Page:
Still Walking Like an Egyptian?

Posted: November 11, 2008 by Matt Horan in ReEmergent Church

By Matt Horan

          The other day I heard my four-year-old, Ashley, singing to herself while she was playing with somemotley-crue1 toys on her bedroom floor.  It was so cute, but I couldn’t make out what she was singing, so I listened a little closer.  Maybe a song from Sunday school?  A VeggieTales song?  A Disney movie song?  Finally, I could hear her:
          “You spin me right ’round baby right round like a record baby right round round round…”
          Okay, so we listen to 80’s songs around here a little too often, obviously.  Once while Walk Like an Egyptian was on, our seven-year-old, Jenna, asked, “Daddy, what is this song about?”
          “Well, Jenna, to be honest, most of the songs from the 80’s don’t make any sense at all.”
          “They don’t?”
          “Not really.”  Walk like an Egyptian ended, and I waited for the next song to start, to see if my theory about the themelessness of the 80’s was valid.  Angel is the Centerfold came on, and I quickly moved to the CD player to start up their Vacation Bible School CD from last summer.  
          What is the appeal of 80’s music, anyway?  Do your best to find 80’s songs with any kind of purposeful theme.  And look at what the bands were wearing.  In fact, look at what we were wearing when we were listening to them!
          The lyrics have no value, the clothes are atrocious, yet they continue to play in my house.  Why?  I’d the first to admit that no one in the 80’s holds a candle to some of today’s music.  U2, Lifehouse, Linkin Park, Newsboys, David Crowder, Robbie Seay Band, John Mayer…  Sometimes today’s artists remake 80’s songs into something special.  Phil Collins sings Cyndi Lauper’s True ColorsHave you heard Fall Out Boy do Michael Jackson’s Beat It?  Awesome.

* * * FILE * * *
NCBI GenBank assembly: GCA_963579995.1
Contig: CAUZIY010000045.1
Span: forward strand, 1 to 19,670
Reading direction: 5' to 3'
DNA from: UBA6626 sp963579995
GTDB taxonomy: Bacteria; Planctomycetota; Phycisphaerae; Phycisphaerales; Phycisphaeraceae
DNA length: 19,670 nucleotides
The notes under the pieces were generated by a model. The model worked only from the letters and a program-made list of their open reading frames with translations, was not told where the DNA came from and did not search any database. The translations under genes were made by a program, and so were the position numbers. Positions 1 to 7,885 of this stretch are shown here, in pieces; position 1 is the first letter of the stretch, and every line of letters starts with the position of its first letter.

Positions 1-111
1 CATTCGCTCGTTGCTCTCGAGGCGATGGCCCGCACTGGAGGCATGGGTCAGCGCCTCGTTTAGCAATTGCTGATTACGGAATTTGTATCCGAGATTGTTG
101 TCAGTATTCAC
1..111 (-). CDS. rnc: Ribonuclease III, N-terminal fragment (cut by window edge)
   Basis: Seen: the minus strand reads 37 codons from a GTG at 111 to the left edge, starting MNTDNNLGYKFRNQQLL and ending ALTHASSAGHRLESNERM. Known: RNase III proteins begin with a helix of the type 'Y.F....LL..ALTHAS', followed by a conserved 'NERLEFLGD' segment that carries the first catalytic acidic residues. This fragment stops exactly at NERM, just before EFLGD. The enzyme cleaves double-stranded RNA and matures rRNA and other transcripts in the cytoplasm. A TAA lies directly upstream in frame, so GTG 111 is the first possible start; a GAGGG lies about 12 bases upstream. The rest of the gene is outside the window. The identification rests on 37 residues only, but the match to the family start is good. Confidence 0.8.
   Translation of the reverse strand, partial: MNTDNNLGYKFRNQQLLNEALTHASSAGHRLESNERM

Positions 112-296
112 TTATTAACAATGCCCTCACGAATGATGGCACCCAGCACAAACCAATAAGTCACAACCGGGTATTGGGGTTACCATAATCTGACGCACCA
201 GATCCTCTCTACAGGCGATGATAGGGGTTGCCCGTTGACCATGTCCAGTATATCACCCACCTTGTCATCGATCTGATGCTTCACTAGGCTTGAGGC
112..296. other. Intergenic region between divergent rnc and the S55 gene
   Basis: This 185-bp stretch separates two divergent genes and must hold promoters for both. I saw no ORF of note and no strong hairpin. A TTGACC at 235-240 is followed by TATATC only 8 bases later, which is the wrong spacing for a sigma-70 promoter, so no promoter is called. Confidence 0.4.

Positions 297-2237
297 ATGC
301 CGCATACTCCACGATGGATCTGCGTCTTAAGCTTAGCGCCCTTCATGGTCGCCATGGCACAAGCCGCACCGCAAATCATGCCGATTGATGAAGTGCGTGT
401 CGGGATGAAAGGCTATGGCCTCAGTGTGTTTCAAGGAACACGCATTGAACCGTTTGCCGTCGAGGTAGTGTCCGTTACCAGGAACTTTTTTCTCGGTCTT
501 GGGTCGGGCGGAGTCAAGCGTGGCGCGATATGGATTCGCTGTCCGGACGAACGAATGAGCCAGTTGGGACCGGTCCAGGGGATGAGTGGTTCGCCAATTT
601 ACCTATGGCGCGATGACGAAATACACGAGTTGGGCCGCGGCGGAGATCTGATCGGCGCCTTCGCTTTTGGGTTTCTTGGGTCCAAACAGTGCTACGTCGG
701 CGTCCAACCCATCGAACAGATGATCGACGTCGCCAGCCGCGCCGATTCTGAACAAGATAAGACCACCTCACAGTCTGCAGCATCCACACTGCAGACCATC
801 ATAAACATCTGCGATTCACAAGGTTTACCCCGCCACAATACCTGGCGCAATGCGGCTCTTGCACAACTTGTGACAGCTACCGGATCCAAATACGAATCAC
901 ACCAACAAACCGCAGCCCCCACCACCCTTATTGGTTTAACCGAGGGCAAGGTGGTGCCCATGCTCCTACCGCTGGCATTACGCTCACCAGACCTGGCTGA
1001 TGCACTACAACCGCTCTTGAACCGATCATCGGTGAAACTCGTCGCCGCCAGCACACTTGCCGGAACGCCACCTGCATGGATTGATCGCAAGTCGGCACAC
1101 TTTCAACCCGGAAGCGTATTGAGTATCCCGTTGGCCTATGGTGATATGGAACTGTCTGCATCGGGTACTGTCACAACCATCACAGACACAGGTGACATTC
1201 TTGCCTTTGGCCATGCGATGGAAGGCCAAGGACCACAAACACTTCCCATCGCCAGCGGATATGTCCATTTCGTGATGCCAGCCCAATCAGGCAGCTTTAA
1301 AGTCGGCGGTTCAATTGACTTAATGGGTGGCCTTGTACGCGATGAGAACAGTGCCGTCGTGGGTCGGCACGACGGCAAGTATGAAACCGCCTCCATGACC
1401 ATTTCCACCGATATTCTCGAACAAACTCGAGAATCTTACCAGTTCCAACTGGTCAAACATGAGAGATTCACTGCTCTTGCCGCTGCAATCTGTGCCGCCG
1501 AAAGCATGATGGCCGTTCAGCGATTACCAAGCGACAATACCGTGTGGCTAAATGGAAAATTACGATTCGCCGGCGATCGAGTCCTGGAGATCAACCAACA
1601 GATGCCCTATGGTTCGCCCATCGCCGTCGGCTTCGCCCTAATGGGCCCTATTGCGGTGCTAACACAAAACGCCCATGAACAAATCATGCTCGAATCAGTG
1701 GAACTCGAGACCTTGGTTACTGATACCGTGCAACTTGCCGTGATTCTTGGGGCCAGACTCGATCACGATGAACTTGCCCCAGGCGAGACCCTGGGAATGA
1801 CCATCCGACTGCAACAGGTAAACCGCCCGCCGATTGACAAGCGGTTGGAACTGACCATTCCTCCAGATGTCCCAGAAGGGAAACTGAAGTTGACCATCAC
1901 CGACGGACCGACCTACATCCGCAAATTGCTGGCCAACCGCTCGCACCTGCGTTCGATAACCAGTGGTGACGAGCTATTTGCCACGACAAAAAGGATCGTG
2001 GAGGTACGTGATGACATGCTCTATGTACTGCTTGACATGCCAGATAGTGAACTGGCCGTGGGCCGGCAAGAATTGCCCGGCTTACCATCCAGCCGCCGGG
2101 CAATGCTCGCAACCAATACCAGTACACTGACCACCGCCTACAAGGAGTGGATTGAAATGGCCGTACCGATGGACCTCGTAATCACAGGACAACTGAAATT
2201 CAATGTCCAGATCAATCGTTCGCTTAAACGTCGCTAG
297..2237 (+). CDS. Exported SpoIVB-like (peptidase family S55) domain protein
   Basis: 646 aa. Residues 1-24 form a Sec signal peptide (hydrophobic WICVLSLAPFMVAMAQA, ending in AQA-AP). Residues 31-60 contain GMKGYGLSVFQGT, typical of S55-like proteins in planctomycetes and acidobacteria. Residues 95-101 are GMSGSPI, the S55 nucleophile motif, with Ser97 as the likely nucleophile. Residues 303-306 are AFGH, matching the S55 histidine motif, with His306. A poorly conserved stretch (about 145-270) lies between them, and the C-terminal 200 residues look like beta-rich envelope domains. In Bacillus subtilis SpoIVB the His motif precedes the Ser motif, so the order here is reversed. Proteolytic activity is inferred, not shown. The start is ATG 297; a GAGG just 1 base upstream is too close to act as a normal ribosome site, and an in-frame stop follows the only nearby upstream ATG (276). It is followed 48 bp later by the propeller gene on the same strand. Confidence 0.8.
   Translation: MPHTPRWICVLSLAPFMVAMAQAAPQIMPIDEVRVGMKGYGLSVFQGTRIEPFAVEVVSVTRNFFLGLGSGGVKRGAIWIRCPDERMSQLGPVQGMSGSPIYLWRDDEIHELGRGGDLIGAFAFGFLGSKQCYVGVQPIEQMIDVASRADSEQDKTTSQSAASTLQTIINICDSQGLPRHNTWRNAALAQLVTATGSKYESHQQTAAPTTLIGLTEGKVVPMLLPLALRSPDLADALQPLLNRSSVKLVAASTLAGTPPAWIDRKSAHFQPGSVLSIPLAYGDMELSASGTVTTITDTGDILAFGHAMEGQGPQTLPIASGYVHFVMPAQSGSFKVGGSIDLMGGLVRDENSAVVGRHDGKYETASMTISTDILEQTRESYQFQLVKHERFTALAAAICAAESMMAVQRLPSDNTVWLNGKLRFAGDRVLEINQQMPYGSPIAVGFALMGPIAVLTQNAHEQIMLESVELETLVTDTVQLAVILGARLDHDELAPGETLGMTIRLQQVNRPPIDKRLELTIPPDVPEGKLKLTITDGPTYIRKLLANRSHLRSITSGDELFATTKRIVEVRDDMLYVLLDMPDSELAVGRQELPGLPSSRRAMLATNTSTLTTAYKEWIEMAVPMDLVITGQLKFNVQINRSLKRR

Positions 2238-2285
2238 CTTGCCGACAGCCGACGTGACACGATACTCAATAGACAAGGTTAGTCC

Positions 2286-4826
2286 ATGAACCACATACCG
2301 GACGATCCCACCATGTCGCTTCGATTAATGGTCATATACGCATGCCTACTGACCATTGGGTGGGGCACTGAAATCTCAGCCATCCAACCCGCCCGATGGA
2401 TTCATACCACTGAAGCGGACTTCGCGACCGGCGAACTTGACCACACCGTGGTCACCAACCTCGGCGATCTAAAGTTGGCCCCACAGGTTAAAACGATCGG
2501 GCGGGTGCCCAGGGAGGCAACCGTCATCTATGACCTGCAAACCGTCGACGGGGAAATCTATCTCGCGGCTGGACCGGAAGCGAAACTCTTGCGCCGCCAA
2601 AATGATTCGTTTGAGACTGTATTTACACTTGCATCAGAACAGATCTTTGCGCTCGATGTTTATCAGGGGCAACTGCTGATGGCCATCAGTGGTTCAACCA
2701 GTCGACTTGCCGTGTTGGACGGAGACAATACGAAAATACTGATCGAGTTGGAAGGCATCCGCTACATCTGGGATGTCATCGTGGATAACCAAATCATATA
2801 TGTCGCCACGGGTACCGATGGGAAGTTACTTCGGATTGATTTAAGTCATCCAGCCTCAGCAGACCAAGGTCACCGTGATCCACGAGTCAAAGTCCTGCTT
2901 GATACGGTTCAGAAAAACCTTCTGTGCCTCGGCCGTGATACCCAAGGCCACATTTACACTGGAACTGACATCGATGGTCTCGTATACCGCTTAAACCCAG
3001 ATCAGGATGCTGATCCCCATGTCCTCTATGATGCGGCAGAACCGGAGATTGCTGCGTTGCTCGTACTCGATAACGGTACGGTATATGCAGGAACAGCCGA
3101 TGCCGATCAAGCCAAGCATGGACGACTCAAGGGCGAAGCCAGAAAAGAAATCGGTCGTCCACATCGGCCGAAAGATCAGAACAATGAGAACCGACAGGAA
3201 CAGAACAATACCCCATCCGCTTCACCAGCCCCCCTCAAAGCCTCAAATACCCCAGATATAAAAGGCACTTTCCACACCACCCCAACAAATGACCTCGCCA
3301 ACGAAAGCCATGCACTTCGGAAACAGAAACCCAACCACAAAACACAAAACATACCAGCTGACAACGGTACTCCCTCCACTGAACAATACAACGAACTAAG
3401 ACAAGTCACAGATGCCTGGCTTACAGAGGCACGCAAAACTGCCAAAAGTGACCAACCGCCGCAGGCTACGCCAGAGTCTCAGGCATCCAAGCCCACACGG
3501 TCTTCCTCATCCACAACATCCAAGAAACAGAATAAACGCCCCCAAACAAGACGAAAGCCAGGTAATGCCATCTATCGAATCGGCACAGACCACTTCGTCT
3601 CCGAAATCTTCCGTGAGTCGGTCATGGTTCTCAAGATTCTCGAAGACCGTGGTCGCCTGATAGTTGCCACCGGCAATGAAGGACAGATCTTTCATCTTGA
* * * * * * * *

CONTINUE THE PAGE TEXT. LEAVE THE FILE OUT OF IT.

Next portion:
I guess it’s the nostalgia.  80’s songs remind me of when I was a kid, having fun, no responsibility other than trying to learn to turn a double play in little league, or remembering which order the “s” and “c” go when spelling “conscience.”  It was a good time–why not try and remember it?  Why let it go?
          Music was good back then, and it’s good today.  I guess sometimes I forget that music might be as good as it was before in the future.  In fact, music has been around for thousands and thousands of years.  Do I really think that it will never be able to top what it did in the 80’s?  No, of course not, but there’s just something comforting about walking on sunshine.  I’m afraid of waiting for the world to change.  
          Takes some faith to believe that the future might be as good as the past.  Maybe better.  It takes  faith to give up my time listening to the 80’s so that I can listen to what the music is doing today.  I can’t listen to both at the same time, that’s for sure.  Turns out that embracing what’s new might cost me what’s old.  Do I have faith that music can be good all the time.  Do I have faith that all the time, music can be good?  Am I willing to see what music is up to, or will my memories of what music did 20 years ago make me miss the new music entirely?  How tragic would it be if some amazing new music came out, but I missed it because I refused to believe that anybody could topTainted Love?


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